Colin Braun just wants to race. But just like every teen in the history of the world that has preceded him, Braun's found out that we sometimes don't get to do what one might wish to do regardless of how talented one may be in whatever they ...
Colin Braun just wants to race.
But just like every teen in the history of the world that has preceded him, Braun's found out that we sometimes don't get to do what one might wish to do regardless of how talented one may be in whatever they wish to pursue.
It isn't necessarily "right" that Braun finds his fate more in the hands of others than it really should be, but that's just the way it seems to work -- again and again, one generation after another. Been there; done that.
Whatever the case, Braun's a talented driver who likely has become the focus of unwanted attention.
Race car drivers represent a broad cross-section of personalities -- some mild; some wild -- but there seems to be one common trait running among them all: drivers relish being alone in their cars.
Beyond being surrounded only by a car's body, drivers then ardently seek to become one with that car. For when each correctly reads the feedback of the other, set in motion is a beauty of movement that is a joy for fans to watch.
Braun's nearly there.
It's not that Braun hasn't already many times achieved the synergy achieved when man and machine become one, it's that at 17-years of age Braun has so much more time to perfect skills at a level he's only started to realize.
Yet, he's being denied a chance to do it -- at least certainly insofar as winning a championship is concerned.
Jorg Bergmeister is co-driving with Braun in their No. 76 Krohn Racing Ford-powered, Riley Technologies-built Daytona Prototype.
Bergmeister currently sits second in the Rolex Series' driving championship, having twice already this season been in and out of first-place. Given the quality of team and driver, there's no reason to think Bergmeister won't continue to be in the title-hunt mix.
Currently sitting fifth in the DP driving championship standings, it's safe to say that Braun would've been right there with Bergmeister had Braun in late March not been unceremoniously dumped from the No. 76 car at Homestead-Miami Speedway under circumstances much like the current mess at Watkins Glen after somebody showed up with a car bearing a cigarette logo.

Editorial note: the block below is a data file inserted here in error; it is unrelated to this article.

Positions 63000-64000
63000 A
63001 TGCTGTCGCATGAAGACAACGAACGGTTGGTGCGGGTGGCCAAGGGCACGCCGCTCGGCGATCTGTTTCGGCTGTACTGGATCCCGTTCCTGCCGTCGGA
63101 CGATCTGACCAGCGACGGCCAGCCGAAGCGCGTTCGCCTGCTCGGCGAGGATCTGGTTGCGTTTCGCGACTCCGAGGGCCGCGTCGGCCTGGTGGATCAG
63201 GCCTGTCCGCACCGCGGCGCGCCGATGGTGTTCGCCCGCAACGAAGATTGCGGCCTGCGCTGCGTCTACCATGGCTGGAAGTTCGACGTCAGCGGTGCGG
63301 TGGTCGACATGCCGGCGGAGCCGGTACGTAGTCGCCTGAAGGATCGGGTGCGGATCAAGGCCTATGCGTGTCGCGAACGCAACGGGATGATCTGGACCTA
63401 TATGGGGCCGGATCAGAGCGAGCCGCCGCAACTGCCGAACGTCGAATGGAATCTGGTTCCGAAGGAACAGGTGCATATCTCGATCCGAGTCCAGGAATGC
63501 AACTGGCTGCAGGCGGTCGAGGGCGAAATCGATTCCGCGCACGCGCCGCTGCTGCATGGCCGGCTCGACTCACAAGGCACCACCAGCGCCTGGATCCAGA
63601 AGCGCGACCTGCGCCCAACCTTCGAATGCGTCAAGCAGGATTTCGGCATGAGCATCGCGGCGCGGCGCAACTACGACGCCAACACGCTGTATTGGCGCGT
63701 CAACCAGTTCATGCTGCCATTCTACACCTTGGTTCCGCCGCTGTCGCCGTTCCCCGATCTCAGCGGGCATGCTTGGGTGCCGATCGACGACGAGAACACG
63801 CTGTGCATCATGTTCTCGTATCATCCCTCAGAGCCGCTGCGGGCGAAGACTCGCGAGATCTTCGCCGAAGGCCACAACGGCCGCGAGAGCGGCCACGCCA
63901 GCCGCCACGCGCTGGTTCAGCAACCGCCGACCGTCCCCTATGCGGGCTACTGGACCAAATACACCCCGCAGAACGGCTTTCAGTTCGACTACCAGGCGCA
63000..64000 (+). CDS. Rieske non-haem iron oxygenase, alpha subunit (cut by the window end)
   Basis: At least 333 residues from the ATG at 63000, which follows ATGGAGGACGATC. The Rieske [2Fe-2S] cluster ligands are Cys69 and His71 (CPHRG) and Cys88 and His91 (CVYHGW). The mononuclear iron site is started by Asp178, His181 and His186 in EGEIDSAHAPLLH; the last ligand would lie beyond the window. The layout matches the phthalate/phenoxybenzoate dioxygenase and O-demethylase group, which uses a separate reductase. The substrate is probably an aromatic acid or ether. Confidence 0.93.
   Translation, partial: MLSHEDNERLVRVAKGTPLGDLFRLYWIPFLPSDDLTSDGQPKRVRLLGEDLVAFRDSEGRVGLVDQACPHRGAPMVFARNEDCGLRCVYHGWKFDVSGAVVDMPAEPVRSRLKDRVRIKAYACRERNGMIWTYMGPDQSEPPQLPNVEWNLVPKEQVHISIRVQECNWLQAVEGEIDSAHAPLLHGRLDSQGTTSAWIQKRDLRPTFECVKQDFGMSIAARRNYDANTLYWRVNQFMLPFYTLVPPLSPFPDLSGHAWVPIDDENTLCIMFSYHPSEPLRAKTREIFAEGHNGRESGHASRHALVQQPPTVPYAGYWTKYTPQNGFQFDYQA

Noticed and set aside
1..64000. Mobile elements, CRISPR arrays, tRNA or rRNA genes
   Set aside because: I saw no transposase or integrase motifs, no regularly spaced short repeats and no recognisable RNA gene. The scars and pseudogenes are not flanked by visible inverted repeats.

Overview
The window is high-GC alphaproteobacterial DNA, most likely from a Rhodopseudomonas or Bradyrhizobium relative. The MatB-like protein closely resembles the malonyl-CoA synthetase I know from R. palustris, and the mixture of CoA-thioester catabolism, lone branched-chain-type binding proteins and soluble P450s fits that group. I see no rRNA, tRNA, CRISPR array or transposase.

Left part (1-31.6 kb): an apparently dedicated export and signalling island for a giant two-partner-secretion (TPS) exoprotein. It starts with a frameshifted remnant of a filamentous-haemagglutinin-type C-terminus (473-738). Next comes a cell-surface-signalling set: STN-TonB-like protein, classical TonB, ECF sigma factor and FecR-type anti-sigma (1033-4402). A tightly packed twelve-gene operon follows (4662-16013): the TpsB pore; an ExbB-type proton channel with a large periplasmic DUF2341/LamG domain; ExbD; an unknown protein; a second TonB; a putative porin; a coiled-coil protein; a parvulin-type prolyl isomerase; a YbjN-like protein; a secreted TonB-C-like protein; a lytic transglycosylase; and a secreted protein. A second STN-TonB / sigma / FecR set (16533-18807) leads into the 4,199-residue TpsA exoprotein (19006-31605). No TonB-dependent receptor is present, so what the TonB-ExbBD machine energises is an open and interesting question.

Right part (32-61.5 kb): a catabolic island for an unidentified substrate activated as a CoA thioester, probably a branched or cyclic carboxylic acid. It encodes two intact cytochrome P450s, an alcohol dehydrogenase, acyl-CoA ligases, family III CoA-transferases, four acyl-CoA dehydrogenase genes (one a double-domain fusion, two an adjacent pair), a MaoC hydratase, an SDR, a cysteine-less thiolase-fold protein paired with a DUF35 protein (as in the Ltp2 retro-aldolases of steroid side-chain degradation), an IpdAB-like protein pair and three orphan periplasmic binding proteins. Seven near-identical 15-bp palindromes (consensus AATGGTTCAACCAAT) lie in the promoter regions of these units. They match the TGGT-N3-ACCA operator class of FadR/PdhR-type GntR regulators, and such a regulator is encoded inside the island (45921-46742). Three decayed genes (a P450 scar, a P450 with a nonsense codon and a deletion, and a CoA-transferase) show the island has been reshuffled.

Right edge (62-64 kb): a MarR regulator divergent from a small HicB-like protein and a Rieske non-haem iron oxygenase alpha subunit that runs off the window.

"What? Did they think I'm going to go out and light up my first cigarette just because of a proximity to those cars," Braun rhetorically asked sometime later.
Somebody evidently did; a lot of "somebodies."
Despite all of the controversy, despite all of the anti-smoking messages being seen nearly every time one turns around; despite almost an entire generation of current users having first been drilled with anti-tobacco messages starting in kindergarten -- a demographic whose usage of tobacco products is growing faster than any other current age group -- better than 25-percent of the U.S. population still frequently uses tobacco products. And at a cost per use that hasn't served as a deterrent, either -- at least to them.
If anyone is looking for a boogieman in this issue it's the propensity of human nature to over-react.
Someone somewhere decided the mere vision of a product's name would drive its viewer to buy that product and, as a result, cigarette-maker Phillip-Morris put under-18 exclusionary clauses in contracts with The Indy Racing League and the tracks at which it performs -- including upcoming Infineon Raceway and not just the International Speedway Corporation properties of Homestead-Miami Speedway and Watkins Glen International.
Yet, if merely "seeing makes believing" were really the case, Edsel (much less Oldsmobile or Packard or Studebaker or a hundred other car companies that have come and gone over the last 100 years) would still be a household name instead of "Exhibit-A" in Marketing 101's "Merchandizing's Great Misfires."
Indeed, has anyone lately seen a roll of wet toilet tissue for sale?
So, if anyone wants to blame anyone else in this deal, don't be blaming Penske Racing, Krohn, Watkins Glen, Grand American or anything other than an over-zealous attitude that has kept a talented race car driver -- who only wants to do what he does best -- out of Saturday's Sahlen's Six-Hours at the Glen.
A race which, in an announcement to be made at noon Friday, will include the Daytona Prototype class as originally scheduled.
-DC Williams, exclusively for Motorsport.com